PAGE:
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New Master’s Degree in Early Intervention Focuses on Infant Mental Health

Imagine you are a parent whose 18-month-old daughter is not meeting typical developmental milestones like babbling and crawling. Your family says not to worry and that she is just a “late bloomer”. Your friend says your child will not get into preschool if she falls behind. You are confused and concerned. What can you do?

The Early Intervention system can help. Established under Part C of the Individuals with Disabilities Education Act (IDEA), the Early Intervention program (or “EI” for short) mandates and funds evaluations and service for young children, birth to age 3, who are facing developmental challenges.

Like many publicly-funded systems, EI itself is challenged by inadequate numbers of early intervention specialists available at the state level to conduct assessments and provide the various therapies an infant or toddler may require for their developmental need.

Erikson’s new degree program, the Master of Science in Early Childhood Education (MSECE) Early Intervention, will create more EI professionals and specialists who can provide critically needed services. The degree is distinguished from others by its focus on infant and early childhood mental health (IECHMH).

Erikson Senior Instructor Sarah Martinez, co-director of the new master’s in early intervention online degree program, is an expert on early childhood intervention and IECHMH.

‘For many years, Illinois’ Early Intervention system has used the motto “The sooner we start, the further they will go’,” Martinez says. “We know early intervention works to support the development of infants and young children. Our new master’s degree, focused on supporting students to become early intervention professionals, is uniquely designed with an infant and early childhood mental health focus. That means students will learn to be practitioners who provide relationally focused services to infants, young children and families to support the child’s development in the context of their family, community and culture.”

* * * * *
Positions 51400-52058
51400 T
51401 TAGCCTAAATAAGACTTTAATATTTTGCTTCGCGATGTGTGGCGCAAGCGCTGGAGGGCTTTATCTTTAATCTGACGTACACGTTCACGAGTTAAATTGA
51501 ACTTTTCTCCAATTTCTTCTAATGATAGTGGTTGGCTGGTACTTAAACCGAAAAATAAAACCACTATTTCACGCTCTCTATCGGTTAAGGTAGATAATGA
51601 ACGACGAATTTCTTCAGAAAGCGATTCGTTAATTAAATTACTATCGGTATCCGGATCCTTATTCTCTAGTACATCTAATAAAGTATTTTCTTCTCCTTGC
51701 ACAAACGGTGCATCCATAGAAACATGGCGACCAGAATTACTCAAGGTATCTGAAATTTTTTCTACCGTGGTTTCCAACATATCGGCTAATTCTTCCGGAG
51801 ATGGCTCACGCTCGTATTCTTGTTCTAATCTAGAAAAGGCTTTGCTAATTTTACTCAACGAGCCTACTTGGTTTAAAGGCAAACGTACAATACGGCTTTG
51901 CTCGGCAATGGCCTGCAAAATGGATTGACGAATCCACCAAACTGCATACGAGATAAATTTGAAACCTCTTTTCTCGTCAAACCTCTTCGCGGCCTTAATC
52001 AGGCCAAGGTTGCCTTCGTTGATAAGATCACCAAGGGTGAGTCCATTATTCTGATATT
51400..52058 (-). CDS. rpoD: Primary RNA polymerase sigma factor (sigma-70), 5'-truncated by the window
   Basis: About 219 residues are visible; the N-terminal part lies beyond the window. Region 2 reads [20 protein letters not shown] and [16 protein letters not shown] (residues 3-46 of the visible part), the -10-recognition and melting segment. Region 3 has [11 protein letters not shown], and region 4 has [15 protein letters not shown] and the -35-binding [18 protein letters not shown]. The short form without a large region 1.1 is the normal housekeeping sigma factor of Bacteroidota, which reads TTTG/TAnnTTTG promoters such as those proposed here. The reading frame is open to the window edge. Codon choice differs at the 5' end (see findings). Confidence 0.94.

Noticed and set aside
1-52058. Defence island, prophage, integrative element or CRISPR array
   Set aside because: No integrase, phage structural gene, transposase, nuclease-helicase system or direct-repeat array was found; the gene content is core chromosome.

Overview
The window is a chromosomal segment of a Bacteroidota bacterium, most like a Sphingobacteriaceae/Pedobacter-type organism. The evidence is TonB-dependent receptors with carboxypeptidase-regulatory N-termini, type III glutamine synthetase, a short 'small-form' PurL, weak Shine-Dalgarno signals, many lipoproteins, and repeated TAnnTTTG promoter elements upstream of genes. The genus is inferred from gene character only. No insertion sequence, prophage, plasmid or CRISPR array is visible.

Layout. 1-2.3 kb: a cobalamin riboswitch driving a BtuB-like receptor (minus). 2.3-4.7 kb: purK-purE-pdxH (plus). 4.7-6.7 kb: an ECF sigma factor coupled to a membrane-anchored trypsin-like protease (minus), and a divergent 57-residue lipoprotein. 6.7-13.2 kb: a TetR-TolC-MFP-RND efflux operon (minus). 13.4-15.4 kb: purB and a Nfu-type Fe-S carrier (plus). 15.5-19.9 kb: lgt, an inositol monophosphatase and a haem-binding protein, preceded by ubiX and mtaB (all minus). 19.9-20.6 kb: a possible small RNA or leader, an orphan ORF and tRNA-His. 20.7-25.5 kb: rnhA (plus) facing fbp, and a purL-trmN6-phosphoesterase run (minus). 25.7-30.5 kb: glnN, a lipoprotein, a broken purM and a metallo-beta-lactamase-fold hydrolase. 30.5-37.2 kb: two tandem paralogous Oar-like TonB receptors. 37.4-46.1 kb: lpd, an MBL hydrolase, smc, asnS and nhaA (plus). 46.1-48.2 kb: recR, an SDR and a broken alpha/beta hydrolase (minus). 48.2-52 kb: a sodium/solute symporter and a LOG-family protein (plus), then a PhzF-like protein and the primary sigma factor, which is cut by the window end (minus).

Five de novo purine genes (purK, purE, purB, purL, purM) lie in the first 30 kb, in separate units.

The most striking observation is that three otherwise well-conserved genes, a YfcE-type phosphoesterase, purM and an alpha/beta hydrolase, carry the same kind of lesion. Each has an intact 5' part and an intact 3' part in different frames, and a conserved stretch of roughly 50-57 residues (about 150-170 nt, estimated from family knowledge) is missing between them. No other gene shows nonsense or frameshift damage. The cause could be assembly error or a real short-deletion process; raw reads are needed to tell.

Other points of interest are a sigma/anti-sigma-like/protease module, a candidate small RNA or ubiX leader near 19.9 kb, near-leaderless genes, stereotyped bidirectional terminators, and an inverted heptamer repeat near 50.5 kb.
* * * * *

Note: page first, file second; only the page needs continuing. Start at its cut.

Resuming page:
Benjamin Delgado, Jr., Bureau Chief for Early Intervention and Part C Coordinator in Illinois, is familiar with the Erikson approach to EI.

“Erikson Institute is well-known in the early intervention community for its academic programs that elevate the importance of infant and early childhood mental health,” Delgado says. “This new online degree will not only create more EI professionals, it will ground their work in a relationship-based model that empowers parents to understand their children’s physical and emotional needs and how to meet them. This knowledge is essential not just from birth to 3 but throughout that child’s life.”

Students in the new online MSECE degree will complete internship experiences instead of student teaching as the program does not lead to licensure. However, graduates will qualify for credentialing as Developmental Therapists in Illinois and will be eligible for other credentials/endorsements related to infancy and IECHMH.

Learn more on our Early Intervention degree page

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